Saturday, February 11, 2012

Seven for Saturday: February 11, 2012

1. I asked to be released from doing a visiting teaching route and to be put in charge of writing letters to people who have asked for that to be their only contact. Being proactive in taking charge of my health and recognizing my limits is a big step for me.

2. We found one of the vitamins that I am prescribed in glass bottles rather than plastic. Also, the bottles are full rather than mostly empty. Yay for reduced waste.

3. Donut holes for breakfast. Yum.

4. GeekBoy is currently massaging my feet. This is not an unusual occurrence.

5. Cooper is in a phase where he only wants to watch the fourth episode of his favorite TV shows.

6. I have been falling in love with the poetry of Mary Oliver. I keep telling myself to slow down and portion out how many I read at one sitting, but it is so difficult.

7. My political ecology class is traumatizing my students. I've had one give up meat already.

Thursday, February 9, 2012

Moments worth remembering...or not

Stepped barefoot in barf last night. That's a true badge of motherhood.

Was teaching Rousseau's The Social Contract today. I'm working the students through the part where Rousseau argues for the need to overthrow existing corrupt, master-slaved dominated, enslaving society to move towards liberated man in a free society. I was exclaiming rather loudly, "We have to overthrow the government," when I realized my classroom door was open, so I asked a student to shut it. A few seconds later a student from out in the hall re-opened the door. He apologized and said, "We're rather enjoying the lecture and want to see where you're going with it."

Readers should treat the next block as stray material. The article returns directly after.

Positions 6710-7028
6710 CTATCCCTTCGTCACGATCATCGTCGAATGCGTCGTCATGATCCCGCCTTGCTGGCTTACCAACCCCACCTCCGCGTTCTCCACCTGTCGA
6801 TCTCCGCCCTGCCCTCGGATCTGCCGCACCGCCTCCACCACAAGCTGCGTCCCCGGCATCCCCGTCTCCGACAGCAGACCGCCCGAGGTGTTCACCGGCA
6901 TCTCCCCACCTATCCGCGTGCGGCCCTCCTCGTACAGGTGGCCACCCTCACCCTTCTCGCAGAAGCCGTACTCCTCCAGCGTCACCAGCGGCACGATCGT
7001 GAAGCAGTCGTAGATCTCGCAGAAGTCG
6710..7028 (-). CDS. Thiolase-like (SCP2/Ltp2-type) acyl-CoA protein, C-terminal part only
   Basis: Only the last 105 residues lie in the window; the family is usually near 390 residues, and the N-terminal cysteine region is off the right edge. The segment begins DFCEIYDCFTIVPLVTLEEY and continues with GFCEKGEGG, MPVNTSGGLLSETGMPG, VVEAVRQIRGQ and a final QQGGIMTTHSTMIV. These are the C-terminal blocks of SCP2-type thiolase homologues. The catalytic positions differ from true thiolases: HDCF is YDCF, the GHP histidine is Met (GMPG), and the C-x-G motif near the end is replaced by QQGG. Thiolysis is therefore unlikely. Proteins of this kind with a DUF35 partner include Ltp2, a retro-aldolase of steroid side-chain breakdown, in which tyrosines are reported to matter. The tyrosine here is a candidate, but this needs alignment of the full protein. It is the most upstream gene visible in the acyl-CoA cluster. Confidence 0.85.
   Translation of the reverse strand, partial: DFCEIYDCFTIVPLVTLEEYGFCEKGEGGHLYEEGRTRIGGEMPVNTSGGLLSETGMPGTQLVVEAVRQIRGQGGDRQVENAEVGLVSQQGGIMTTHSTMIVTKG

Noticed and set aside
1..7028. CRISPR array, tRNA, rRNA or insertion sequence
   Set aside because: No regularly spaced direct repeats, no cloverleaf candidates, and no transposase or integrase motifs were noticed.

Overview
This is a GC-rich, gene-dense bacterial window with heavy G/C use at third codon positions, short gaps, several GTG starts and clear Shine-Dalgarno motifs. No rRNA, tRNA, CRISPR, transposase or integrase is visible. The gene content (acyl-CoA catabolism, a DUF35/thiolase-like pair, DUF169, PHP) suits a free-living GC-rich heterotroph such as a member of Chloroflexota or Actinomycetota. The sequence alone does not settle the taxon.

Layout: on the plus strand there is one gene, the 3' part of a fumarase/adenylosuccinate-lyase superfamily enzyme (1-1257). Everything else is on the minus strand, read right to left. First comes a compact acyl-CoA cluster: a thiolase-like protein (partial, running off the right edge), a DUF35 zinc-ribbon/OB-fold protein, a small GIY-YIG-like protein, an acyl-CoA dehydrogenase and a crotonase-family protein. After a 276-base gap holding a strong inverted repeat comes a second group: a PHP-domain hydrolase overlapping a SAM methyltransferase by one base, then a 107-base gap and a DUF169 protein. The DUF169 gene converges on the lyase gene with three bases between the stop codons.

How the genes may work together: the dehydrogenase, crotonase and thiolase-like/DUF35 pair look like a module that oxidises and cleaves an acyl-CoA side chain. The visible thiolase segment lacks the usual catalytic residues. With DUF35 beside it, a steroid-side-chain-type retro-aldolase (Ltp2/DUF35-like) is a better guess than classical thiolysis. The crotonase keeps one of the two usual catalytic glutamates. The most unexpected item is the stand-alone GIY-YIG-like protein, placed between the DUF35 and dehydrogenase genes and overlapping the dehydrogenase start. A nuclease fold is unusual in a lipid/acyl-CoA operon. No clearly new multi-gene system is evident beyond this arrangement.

We also now have a class pencil named Steve. Don't ask.

I ordered 35 perennials to put in the flower bed that we planted 400+ bulbs in last fall. I have really high hopes that this is going to end up being beautiful. Also, it was snowing while I was ordering plants. Flower catalogs are gardener porn.

Cooper lied to me for the first time. He told me GeekBoy had told him he could do something when I had heard GeekBoy tell him the exact opposite.

Wednesday, February 1, 2012

Sick. Again. Boo.

I used to get strep infections about every other month. Super painful wouldn't respond to normal anti-biotics strep infections. My doctor finally told me that I needed to get my tonsils out or I was just going to keep getting them.

Sunday night my throat started hurting. That's usually the sign that I'm going to get a cold in the next 24 hours or so. This morning my throat was still hurting and it was getting worse. I went to the local drop-in health clinic to see if I had managed to get a strep infection regardless of my tonsilless status.

It turns out I do not have strep, but I am running a fever and have some sort of probably viral infection. The doctor doesn't know what it is, but he gave me a scrip for antibiotics and said if it doesn't clear up in the next few days, fill the prescription.

I want to know why we have the technology to make an invisibility cloak/Romulan cloaking device (choose your flavor of geek) but still can't identify what is living in my throat.

Powered by Blogger.